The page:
const. law, punishments. Under the constitution
and laws of the United States, an impeachment may be described to
be a written accusation, by the house of representatives of the
United States, to the senate of the United States, against an
officer. The presentment, written accusation, is called articles of
2. The constitution declares that the house of representatives
shall have the sole power of impeachment art. 1, s. 2, cl. 5 and
that the senate shall have the sole power to try all impeachments.
Art. 1, s. 3, cl. 6.
3. The persons liable to impeachment are the president,
vice-president, and all civil officers of the United States. Art.
2, s. 4. A question arose upon an impeachment before the senate,
in 1799, whether a senator was a civil officer of the United
States, within the purview of this section of the constitution, and
it was decided by the senate, by a vote of fourteen against eleven,
that he was not. Senate Journ., January 10th, 1799; Story on Const.
791; Rawle on Const. 213, 214 Serg. Const. Law, 376.
4. The offences for which a guilty officer may be impeached are,
treason, bribery, and other high crimes and misdemeanors. Art. 2,
s. 4. The constitution defines the crime of treason. Art. 3, s. 3.
Recourse must be had to the common law for a definition of bribery.
Not having particularly mentioned what is to be understood by
"other high crimes and misdemeanors," resort, it is presumed, must
be had to parliamentary practice, and the common law, in order to
ascertain what they are. Story, 795.
5. The mode of proceeding, in the institution and trial of
impeachments, is as follows: When a person who may be legally
impeached has been guilty, or is supposed to have been guilty, of
some malversation in office, a resolution is generally brought
forward by a member of the house of representatives, either to
accuse the party, or for a committee of inquiry. If the committee
report adversely to the party accused, they give a statement of the
charges, and recommend that he be impeached; when the resolution is
adopted by the house, acommittee is appointed to impeach the
party at the bar of the senate, and to state that the articles of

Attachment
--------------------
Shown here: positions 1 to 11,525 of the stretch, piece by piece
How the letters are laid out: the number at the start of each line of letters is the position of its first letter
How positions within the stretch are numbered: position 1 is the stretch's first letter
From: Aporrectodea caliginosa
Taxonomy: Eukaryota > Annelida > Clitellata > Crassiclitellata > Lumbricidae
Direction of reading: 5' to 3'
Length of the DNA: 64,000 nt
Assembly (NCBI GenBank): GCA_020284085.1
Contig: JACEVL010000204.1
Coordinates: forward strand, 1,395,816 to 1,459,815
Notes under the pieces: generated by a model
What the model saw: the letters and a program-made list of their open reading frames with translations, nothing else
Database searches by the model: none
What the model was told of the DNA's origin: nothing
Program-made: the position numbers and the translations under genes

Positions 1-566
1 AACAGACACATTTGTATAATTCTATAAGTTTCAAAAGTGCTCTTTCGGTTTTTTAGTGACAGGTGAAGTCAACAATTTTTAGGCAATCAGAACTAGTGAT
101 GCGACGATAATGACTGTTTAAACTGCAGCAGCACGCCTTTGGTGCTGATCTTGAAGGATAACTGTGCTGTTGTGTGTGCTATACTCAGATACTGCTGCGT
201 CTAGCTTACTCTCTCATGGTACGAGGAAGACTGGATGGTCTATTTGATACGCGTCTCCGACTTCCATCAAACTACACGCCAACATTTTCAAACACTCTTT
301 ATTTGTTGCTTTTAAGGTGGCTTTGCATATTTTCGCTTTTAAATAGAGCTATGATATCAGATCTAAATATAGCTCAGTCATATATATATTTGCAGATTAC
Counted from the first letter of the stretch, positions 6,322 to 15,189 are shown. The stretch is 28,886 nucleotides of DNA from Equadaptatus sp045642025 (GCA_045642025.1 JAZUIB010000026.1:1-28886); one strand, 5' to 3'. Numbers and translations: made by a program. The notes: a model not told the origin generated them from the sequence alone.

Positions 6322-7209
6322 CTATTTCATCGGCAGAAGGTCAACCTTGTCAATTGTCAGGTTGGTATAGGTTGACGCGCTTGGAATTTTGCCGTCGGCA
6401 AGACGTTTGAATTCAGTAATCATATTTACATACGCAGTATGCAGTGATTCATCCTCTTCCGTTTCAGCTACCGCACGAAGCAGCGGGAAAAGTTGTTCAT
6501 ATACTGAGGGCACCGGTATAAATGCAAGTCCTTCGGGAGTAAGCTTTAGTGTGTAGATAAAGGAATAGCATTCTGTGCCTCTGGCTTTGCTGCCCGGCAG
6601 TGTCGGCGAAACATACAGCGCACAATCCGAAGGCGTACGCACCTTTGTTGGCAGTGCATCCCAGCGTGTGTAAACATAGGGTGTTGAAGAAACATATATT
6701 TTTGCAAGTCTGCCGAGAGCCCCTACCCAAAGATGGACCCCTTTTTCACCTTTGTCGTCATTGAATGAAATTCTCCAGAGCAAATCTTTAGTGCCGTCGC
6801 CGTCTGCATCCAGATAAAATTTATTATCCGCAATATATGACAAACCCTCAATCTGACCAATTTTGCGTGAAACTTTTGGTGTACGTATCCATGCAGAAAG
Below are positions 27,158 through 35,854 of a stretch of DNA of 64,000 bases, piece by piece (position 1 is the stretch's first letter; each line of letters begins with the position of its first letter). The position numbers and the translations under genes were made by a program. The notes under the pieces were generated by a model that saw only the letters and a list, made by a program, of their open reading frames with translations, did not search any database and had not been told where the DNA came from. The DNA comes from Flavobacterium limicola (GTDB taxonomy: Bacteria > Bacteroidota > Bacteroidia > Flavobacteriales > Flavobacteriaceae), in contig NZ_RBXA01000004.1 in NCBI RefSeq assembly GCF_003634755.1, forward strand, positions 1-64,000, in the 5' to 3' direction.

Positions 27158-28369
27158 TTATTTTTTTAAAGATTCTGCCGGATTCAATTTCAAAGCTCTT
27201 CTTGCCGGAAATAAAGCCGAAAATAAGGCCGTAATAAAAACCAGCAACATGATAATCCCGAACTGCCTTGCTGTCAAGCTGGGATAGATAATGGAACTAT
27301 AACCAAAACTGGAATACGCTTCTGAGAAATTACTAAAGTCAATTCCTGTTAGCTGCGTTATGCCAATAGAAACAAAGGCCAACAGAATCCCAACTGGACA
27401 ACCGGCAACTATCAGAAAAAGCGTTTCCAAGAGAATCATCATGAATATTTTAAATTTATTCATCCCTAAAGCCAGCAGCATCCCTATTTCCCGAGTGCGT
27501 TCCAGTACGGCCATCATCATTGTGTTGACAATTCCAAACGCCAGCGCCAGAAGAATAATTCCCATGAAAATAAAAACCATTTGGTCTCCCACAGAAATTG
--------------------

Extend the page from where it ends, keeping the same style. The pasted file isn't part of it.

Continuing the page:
impeachment against him will be exhibited in due time, and made
good before the senate, and to demand that the senate take order
for the appearance of the party to answer to the impeachment. The
house then agree upon the articles of impeachment, and they are
presented to the senate by a committee appointed by the house to
prosecute the impeachment; the senate then issues process,
summoning the party to appear at a given day before them, to answer
to the articles. The process is served by the sergeant-at-arms of
the senate, and a return is made of it to the senate, under oath.
On the return-day of the process, the senate resolves itself into
a court of impeacmment, and the senators are sworn to do justice,
according to the constitution and laws. The person impeached is
called to answer, and either appears or does not appear. If he does
not appear, his default is recorded, and the senate may proceed ex
parte. If he does appear, either by himself or attorney, the
parties are required to form an issue, and a time is then assigned
for the trial. The proceedings on the trial are conducted
substantially as they are upon common judicial trials. If any
debates arise among the senators, they are conducted in secret, and
the final decision is given by yeas and nays; but no person can be
convicted without the concurrence of two-thirds of the members
present. Const. art. 1, s. 2, cl. 6.
6. When the president is tried, the chief justice shall preside.
The judgment, in cases of impeachment shall not extend further than
to removal from office, and disqualification to hold and enjoy any
office of honor, trust, or profit under the United States.
Proceedings on impeachments under the state constitutions are
somewhat similar. Vide Courts of the United States.
Source: Bouviers Law Dictionary 1856 Edition